The show must go on, and we must suffer it
All over the world, Cirque de Soleil is known as one of the greatest circus companies. It lives up to expectations, with its dramatic and stunning mix of traditional circus arts and street entertainment. Few spectators would ever say that the company has dashed their expectations.A different kind of circus is now on show in Bangkok, with a company of nearly 30, some five of them given leading roles. This is the gubernatorial election circus, and the campaign managers are saying on billboards: "Bring your children to this show. You won't be disappointed!"
Well, it is easy to boast about a show before it starts. But it is difficult to satisfy all in the audience, particularly when the audience has no idea how the show will unfold. Day in, day out, Bangkokians are bombarded by the performers' self-advertising.
Under the theme of "Let's make the city more liveable", these "artists" try to seduce you with:
"I will ride a bike to the office every day if I get elected." (Why didn't he just start on that particular day?)
"I will ride a bike to the polling booth on election day." (And after that?)
"I will increase the number of roads with bike lanes from 20 to 30." (All the bike lanes to be turned into parking spaces or markets?)
"I will make sure all public transport means have room for bikes." (Hmm, that would be possible only when the Bangkok Mass Transit Authority is invited to join the show.)
"I will cut down crime in the city." (With dummy CCTV cameras or with more police officers who are reporting to someone else?)
Some performers ride on public buses and garbage trucks to woo the audience.
All of this usually happens before an election circus starts, at the national or city level. Once they are in the troupe, the performers have nothing to do but advertise themselves. That's what they do for a living, while their managers calculate bills and ticket prices.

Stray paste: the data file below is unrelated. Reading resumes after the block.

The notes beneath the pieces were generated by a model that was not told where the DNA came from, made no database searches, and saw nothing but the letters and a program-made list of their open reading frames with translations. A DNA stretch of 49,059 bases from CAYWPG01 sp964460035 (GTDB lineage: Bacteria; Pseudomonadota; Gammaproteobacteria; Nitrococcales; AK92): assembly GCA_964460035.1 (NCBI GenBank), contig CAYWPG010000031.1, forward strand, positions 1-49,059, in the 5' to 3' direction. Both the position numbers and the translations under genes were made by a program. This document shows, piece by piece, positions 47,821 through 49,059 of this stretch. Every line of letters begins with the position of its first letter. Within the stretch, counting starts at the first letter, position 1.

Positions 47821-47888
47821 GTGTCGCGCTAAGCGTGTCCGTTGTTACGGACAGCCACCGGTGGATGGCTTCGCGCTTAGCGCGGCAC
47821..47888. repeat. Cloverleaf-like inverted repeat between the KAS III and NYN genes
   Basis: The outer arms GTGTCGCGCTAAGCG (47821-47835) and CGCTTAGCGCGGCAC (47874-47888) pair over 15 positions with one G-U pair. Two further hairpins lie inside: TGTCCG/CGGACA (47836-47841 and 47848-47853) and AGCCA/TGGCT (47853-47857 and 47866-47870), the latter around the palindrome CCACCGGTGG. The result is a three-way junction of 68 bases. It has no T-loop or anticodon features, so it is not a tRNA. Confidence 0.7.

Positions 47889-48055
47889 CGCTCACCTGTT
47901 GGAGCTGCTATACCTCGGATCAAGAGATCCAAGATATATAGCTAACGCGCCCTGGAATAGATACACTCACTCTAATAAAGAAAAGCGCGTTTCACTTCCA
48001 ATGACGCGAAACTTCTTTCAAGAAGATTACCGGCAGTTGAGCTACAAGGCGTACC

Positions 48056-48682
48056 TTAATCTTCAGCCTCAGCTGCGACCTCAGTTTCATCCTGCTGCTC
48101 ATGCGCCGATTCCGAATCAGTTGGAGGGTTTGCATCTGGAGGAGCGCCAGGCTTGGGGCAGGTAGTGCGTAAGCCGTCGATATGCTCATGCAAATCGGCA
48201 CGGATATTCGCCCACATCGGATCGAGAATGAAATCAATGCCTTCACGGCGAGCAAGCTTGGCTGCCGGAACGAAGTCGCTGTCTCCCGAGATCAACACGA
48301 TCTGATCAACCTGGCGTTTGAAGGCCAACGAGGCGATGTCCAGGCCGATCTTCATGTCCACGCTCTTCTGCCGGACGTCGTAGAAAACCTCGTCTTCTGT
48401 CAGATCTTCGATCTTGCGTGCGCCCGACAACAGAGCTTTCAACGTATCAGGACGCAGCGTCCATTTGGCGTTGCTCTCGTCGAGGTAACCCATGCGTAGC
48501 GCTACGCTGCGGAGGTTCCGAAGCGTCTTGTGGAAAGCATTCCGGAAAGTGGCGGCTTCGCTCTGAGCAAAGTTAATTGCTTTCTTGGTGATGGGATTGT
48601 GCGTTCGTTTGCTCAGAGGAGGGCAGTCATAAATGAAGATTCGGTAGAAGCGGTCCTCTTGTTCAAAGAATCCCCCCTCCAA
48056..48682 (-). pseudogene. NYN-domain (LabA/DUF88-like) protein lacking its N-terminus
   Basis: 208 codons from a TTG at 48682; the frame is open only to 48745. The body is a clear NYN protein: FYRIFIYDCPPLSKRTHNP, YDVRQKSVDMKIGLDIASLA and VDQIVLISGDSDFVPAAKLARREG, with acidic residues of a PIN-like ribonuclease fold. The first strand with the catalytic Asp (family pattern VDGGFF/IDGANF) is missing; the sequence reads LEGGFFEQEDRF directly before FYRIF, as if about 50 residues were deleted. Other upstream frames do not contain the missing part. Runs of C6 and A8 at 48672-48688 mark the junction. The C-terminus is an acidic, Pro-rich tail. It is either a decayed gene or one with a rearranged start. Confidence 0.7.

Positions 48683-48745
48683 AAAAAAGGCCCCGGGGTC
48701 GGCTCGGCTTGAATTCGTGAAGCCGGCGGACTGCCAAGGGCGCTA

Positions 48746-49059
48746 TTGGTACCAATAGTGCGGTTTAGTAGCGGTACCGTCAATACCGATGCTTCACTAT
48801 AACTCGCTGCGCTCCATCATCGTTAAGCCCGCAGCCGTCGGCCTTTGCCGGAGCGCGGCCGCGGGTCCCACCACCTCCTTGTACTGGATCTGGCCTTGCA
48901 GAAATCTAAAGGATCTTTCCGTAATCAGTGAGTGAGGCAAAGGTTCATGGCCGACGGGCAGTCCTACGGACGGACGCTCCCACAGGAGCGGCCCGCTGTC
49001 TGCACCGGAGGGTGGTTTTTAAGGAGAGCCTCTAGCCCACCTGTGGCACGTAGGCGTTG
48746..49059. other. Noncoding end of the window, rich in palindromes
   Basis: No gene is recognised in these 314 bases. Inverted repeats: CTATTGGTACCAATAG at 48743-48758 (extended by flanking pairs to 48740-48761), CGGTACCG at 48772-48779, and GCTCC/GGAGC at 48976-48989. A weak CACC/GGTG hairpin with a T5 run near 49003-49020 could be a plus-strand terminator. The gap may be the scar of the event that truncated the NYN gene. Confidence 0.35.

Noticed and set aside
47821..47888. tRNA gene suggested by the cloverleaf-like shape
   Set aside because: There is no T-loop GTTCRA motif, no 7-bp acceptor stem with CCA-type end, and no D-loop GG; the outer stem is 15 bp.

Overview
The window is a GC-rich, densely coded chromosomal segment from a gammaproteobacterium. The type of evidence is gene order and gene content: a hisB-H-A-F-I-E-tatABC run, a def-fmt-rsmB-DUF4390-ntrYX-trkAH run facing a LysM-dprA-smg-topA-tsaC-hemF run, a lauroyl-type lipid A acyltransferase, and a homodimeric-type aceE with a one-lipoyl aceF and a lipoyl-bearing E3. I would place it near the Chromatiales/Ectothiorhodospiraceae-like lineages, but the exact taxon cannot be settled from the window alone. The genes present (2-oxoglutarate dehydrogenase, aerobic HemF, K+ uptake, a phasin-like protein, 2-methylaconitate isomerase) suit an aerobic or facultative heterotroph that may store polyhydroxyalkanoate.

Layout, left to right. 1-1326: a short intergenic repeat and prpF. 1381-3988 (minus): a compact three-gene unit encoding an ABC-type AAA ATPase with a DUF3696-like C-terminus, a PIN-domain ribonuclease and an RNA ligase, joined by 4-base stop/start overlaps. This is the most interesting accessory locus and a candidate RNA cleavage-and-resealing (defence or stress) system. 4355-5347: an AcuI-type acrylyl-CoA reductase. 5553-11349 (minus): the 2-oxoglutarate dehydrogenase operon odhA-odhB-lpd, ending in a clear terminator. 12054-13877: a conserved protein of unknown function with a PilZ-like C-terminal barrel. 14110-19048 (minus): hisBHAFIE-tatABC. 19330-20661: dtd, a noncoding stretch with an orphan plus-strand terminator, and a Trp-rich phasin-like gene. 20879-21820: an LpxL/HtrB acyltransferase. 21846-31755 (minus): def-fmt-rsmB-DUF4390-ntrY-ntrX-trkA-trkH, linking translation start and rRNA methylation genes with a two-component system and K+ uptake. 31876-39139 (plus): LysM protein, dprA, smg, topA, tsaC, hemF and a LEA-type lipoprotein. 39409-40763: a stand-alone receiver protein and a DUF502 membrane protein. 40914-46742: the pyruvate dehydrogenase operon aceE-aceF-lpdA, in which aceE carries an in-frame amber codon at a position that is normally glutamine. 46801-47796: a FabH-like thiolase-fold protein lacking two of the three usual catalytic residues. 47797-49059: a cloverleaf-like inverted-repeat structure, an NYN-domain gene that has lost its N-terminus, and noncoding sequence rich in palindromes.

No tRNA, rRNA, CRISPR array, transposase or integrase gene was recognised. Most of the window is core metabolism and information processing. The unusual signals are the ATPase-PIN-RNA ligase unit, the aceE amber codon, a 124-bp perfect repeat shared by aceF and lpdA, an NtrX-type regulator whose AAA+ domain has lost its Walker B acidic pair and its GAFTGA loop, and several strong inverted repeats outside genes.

A circus will also perform in New York this year, and its performers have also started advertising. Michael Bloomberg, the star of the show, is retiring, and six contenders are now vying to take his place. Christine Quinn proposes affordable housing in the city through tax cuts for landlords, and planned taxes on traffic congestion. Bill de Blasio wants to tax all rich people, while John Catsimatidis wants to "save education" by entrenching a two-tier system where "failing" students get shunted into vocation systems, because they are too scared of calculus or something.
Being the star means a lot. In New York, he or she has taxation powers, rules over the police, and presides over planning and development in the business capital of the world. In New York, he or she is the one to neutralise changes introduced by the inclusion of new members of many nationalities (56 per cent of the people who voted in the 1989 mayoral election were non-Hispanic white; that percentage dropped to 46 per cent in 2009 and is likely to be 45 per cent or below in 2013.)
In Bangkok, power is much more limited. In a city that covers 1,500 square kilometres, public buses are regulated by the Transport Ministry, while the Metropolitan Police is under the Interior Ministry. When the troupe's leader has a say over the opening of sluice gates (as we saw in 2011), the city still needs help from the national government (like the millions of sandbags we also saw in 2011.)
Though the scale is much smaller, everyone wants to be a star. Suharit Siamwalla spent hundreds of thousands of baht on his campaign; and amount spent for toy cars for his son. He devoted his free time on the campaign and he admitted that in the first three days after he joined the race, he was overwhelmed by the number of interviews, up to to 11.30pm each day.
All the performers spend days and nights wandering around places they have rarely been seen before, and come up with more and more promises.
An underdog like Waranchai Chokechana has had to chase for opportunities to speak about his plans. When learning about Nation Forum#7, he called us to ask if he could be one of the speakers. He showed up last Saturday at the event, to find that the forum's focus was on the use of social media in the campaign. No offence, the old man doesn't look like the sort who is familiar with Facebook or Twitter. He scribbled notes but didn't have the chance to take the stage.
It will be interesting to see how many people turn up at the March 3 show. According to Dusit Poll, 15 per cent of respondents planned to show up on the day, expecting that their say would influence improvements in the show.
In the course of the next four years, we will find out if the show lives up to our expectations or will be just another disappointment.